SPLTRAK Abstract Submission
Predicting solar cell recombination from C-V-f fingerprints using machine learning
Isaac K. Lam1,2, Austin G. Kuba1,2, Nathan J. Rollins3, William N. Shafarman1,2
1Materials Science & Engineering, University of Delaware, Newark, DE, United States
/2Institute of Energy Conversion, University of Delaware, Newark, DE, United States
/3Independent Researcher, Boston, MA, United States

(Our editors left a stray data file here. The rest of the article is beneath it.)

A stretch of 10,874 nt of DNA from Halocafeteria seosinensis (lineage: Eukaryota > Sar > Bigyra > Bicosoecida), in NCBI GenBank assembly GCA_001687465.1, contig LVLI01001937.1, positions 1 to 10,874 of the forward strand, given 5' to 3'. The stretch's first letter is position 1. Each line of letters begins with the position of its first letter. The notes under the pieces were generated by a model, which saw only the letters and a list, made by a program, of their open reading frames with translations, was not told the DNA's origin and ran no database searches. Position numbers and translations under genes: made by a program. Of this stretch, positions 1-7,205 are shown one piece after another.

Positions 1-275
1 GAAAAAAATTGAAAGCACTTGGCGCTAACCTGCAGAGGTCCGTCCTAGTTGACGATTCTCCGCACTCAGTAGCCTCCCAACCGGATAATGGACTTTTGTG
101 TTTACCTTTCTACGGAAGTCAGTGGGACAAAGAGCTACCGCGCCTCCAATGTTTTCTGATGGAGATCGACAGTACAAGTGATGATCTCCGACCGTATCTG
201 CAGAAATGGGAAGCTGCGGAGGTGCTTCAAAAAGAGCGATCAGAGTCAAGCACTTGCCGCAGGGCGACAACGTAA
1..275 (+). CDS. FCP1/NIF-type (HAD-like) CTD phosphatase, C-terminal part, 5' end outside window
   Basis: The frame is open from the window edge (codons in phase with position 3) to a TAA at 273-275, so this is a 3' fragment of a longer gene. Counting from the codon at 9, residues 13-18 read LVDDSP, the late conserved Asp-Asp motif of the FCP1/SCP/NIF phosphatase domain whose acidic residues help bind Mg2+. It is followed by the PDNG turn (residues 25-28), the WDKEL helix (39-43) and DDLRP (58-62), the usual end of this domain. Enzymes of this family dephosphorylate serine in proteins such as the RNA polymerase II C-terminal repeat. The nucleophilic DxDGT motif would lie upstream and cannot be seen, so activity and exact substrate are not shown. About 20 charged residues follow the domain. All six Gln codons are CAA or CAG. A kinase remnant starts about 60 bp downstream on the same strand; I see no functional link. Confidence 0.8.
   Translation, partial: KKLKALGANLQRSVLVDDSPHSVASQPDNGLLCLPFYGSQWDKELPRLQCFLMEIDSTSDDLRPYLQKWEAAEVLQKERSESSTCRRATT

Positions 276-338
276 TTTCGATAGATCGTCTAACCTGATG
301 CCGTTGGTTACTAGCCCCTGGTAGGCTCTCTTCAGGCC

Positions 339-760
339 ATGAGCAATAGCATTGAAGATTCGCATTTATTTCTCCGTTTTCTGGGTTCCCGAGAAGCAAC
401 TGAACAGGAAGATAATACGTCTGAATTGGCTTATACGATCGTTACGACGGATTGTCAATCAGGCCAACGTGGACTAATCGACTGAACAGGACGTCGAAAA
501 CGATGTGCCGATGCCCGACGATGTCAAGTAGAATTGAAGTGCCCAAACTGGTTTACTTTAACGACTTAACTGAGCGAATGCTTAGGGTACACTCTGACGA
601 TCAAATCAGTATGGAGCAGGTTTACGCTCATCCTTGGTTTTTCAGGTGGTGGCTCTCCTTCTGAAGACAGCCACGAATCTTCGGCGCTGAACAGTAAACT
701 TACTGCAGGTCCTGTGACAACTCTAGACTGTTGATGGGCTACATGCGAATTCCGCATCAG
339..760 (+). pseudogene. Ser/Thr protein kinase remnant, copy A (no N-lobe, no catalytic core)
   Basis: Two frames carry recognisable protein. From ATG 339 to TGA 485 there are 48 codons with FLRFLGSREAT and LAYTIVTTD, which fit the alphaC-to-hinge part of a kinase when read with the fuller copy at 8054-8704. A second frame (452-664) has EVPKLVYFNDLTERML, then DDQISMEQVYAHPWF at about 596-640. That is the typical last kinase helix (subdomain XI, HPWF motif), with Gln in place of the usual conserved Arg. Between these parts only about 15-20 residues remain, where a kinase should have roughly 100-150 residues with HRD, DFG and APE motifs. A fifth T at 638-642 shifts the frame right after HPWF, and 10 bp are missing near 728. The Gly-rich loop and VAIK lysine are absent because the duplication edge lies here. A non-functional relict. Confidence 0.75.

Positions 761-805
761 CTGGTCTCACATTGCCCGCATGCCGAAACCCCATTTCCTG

Capacitance measurement techniques are powerful methods for characterizing semiconductor devices. Voltage dependent admittance spectroscopy (C-V-f) has recently been used to characterize electronic loss mechanisms in CIGS solar cells. In this work, drift-diffusion simulations of devices are used to create a large dataset of C-V-f loss map images that provide a fingerprint for the electronic loss mechanisms of a solar cell. Analytic extraction of electronic properties from these loss maps is difficult, so a machine learning method for characterizing measured C-V-f profiles of real devices is developed to identify dominant loss mechanisms. The method is demonstrated with a perovskite solar cell. Various properties are simulated including contact work functions, doping concentrations, series resistance, bulk defect concentrations, and interface defect concentrations. To reduce computational complexity, the simulations focus primarily on MAPI bulk defects and C60/MAPI/CuPC interface defects. Principal component analysis is used to verify that different features observed in the loss maps can be represented independently of each other. Although the simulated data appears to be a good candidate for modelling, there could be issues reconciling simulated and experimental data due to factors such as experimental noise, variation in measurement intensity, and contributions not accounted for in the simulation such as perovskite ion migration.